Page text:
In this sort of behaviour the child, rather compulsively, tends to respond to objects by placing the object into a space between other objects, or behind other objects, or within another object, or out of windows. The objects might be items of furniture, or items of clothing. Thus one girl, an obsessive poster, used to post objects behind furniture, behind radiators, down her dress and so on. Another seemed to be more prone to post items out of windows. Such behaviour, with its compulsive aspect, may well interfere with more specific and normal uses of the object.

Various questions arise:-

1. With reference to the behaviour, of any particular child or w.r.t. children in general:-
a. Is the behaviour directed at any particular object or type of object? If so, why?
b. Are there any typical characteristics of the space?
c. Is the behaviour more frequent under certain conditions? If so what are they?
d. Is the behaviour related to the normal behaviour of putting away , or throwing away, objects, seen as a later phase of the implementation of a realistic plan?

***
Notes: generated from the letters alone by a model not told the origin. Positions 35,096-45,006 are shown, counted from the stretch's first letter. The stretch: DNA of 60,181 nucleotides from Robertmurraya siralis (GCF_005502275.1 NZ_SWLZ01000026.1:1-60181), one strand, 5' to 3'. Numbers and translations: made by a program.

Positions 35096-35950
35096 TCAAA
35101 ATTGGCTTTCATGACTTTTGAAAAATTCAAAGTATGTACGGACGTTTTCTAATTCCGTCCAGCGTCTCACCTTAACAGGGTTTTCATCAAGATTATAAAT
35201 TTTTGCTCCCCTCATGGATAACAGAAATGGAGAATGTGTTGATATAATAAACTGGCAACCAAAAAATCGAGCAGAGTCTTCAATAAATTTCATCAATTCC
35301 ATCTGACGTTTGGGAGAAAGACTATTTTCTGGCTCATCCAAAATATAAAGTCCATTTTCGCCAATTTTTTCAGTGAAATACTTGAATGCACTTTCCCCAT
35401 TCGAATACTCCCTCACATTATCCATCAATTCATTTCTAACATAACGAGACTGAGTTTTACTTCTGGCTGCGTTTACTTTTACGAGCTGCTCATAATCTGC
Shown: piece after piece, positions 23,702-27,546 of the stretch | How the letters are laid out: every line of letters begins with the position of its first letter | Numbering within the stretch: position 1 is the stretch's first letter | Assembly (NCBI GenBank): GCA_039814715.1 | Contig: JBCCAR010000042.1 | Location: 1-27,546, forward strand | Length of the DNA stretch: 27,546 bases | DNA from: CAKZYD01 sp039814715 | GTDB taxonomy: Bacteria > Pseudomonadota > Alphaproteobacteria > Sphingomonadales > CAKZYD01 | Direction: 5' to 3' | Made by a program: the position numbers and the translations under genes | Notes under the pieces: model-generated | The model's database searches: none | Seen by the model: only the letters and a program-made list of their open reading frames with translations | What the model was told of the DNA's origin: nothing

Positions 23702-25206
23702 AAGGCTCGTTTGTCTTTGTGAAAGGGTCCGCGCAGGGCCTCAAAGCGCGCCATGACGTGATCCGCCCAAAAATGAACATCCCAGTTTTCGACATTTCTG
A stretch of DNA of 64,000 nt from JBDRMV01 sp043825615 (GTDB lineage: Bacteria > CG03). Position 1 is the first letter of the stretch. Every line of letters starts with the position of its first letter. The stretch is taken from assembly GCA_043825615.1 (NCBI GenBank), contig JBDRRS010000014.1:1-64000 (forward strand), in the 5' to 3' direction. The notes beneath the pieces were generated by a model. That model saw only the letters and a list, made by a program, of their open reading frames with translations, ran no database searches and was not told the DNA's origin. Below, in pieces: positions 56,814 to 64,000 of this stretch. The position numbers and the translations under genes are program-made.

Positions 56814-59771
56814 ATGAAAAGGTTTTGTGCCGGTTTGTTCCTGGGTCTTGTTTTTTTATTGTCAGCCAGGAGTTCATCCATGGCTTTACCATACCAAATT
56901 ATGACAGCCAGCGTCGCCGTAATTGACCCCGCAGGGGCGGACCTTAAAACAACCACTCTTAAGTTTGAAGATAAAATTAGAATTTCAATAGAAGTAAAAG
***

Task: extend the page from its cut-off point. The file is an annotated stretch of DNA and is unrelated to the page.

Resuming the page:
2. With reference to the child shewing the behaviour:-
a. Is one sex more likely to shew the behavior than the other? Most of the cases I have seen have been female, is this generally true, and if so what does it mean?
b. What other characteristics of the child might be associated with the behaviour, e.g. personality, emotional and physical maturity, etc.


(These observations were made over a number of years. Here we will note typical or striking examples of the behaviour under discussion).

1.  J. W. :  Sex: F   d. of b.:   24 . 03 . 83   age: 9   dev.level: about 3

"J.s fascination with, and motivation for, the 'posting' behaviour can be considered to have a strong sexual element, the objects, spatial relationships and activities she uses and produces can be seen to be symbolic of sexual objects, sexual spatial relationships and sexual actions, (taking the term 'sexual' to refer to any of Freud's psychosexual stages, i.e. oral, anal, phallic and genital)".